Ordering Inspection Services
You can ask your agent to order and schedule all the services you wish to have performed or you can make the arrangements yourself (recommended).
Decide Which Inspections You Want
The "Big 4" inspections are the General Home inspection, Sewer scoping, Radon testing, and Mold testing. Also, if there is a well and/or septic system, a Well and Septic inspection is required by ordinance.
The various inspections are described below.
General Home Inspection
This is the primary or core inspection where the inspector will examine the entire house, top to bottom, to ensure that everything appears to be in working and satisfactory condition.
There is no logical reason to skip the general home inspection even if the sellers say they won't fix anything because it is sold "as is" and that they will give preference to offers made without an inspection contingency. In fact, such statements are serious red flags. While the sellers may not be willing to fix anything, your inspector may uncover a hugely expensive deficiency which would make the house a financial disaster and cause you to cancel the contract. Failing foundations, structure, plumbing, etc. are not always easy to spot. Hidden costs here easily run up to $50,000 or more. For a complete description of a General Home Inspection, Read Description.
The next most likely item to cause you a huge expense if not caught during an inspection is a damaged sewer line, particularly if the damage extends beneath a paved public street. Costs to repair can reach $20,000 if a paved street must be opened and repaired to city specifications by licensed and approved contractors.
If you want, the inspector can advise you regarding trusted sewer scoping companies and even arrange for them to arrive during the inspection.
Radon is known to be the second leading cause of lung cancer. Regardless of what you have been told, there is radon in every home in Colorado. And, in many, the level of radon is frighteningly high . . . as much as 100 times the EPA recommended guideline. The exposure is the same whether the house has a concrete floor, a crawlspace, or a basement. If nothing else, it is simply prudent to discover whether you are exposing your family and yourself to a greatly increased chance of developing lung cancer. The problem can be easily mitigated once discovered, but it is costly. See Radon Hazard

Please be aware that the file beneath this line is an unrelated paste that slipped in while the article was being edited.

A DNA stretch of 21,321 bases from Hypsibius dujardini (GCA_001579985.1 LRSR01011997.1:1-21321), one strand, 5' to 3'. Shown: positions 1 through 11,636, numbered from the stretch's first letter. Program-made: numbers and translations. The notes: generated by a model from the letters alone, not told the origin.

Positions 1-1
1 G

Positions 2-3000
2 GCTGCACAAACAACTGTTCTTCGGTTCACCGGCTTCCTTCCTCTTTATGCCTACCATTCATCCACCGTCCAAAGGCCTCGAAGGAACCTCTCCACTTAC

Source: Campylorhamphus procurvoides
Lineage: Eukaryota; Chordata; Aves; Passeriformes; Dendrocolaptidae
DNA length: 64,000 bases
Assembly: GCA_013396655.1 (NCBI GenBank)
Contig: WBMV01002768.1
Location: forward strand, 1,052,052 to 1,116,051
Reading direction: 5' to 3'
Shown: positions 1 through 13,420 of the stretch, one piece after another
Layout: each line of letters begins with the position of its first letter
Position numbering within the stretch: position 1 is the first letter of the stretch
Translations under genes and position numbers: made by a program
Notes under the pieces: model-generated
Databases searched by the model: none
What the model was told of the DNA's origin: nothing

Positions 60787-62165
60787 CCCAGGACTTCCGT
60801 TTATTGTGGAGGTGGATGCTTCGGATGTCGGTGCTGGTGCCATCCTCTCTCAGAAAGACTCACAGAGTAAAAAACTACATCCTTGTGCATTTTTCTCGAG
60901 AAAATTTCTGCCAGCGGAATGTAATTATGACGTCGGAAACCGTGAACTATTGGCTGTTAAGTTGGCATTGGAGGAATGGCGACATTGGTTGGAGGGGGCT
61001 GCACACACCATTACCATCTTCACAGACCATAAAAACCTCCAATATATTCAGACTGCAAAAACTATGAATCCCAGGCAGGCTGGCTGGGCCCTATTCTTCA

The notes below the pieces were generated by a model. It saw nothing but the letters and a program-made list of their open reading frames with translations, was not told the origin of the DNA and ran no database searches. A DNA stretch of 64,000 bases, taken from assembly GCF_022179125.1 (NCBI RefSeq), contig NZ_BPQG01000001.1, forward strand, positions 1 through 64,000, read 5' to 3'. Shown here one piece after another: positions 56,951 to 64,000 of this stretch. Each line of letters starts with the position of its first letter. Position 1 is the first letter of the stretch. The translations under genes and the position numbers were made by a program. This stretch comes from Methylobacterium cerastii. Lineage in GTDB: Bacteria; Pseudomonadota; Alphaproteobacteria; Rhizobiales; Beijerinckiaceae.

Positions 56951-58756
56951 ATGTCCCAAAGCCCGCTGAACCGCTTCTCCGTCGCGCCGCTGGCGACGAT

If you want a radon test, the inspector can begin the test 48 hours prior to the inspection so that it will be completed on the day and time of the inspection. That will save you 2 days. Otherwise, the radon test can be started during the inspection and will be completed 48 hours later. A radon test can be requested or added to an inspection at any time before or during the inspection.
Mold testing is something you should consider if the inspector uncovers conditions that are conducive to the growth of mold. The presence of mold or airborne allergens can be a serious health hazard for some people. Mold mitigation can be extremely costly to eradicate, to correct the conditions causing the problem and finally to fix the damage.
Often this service is added during the inspection because suspicious conditions are discovered. This test requires 1 to 2 business days for the laboratory portion of the test to be returned.
A lead assessment may be required for certain types of loans for houses old enough to have possibly been painted with paints containing lead. Such paint can be a big hazard if it becomes exposed where dust may be inhaled or crumbs or chips ingested, particularly by children. See Lead Hazards
Your agent will inform you if this test is required by your lender.
Asbestos was heavily used in older home construction, particularly in vinyl floor coverings, ceiling insulation, "popcorn" ceiling treatments, exterior siding and roofing. This material is a carcinogen and is hazardous if disturbed in a way that allows it to become airborne. Your inspector will advise you if he spots potential asbestos containing materials. See Asbestos Hazards
You probably won't need this unless the inspector discovers a condition which concerns you.
The inspector will advise you if evidence is found that suggests methamphetamine use or manufacturing occurred on the premises.
Generally not needed unless the inspector finds evidence that methamphetamine has been manufactured at the property.